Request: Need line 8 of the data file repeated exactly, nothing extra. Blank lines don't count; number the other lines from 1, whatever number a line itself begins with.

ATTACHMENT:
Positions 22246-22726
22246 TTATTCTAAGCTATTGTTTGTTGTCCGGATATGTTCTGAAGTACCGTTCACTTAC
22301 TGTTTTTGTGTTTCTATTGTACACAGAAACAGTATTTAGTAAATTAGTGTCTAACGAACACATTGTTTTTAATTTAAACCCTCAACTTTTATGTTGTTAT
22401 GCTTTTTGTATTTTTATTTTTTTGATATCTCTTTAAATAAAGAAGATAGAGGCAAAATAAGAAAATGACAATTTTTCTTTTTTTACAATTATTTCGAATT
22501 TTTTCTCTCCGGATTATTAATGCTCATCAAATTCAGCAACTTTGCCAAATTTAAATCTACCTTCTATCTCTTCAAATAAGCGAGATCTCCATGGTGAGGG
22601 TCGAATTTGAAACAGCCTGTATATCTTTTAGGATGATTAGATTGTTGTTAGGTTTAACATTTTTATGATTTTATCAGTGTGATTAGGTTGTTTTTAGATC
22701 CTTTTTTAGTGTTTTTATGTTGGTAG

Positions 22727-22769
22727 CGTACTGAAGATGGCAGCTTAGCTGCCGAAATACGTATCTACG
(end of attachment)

Positions 22727-22769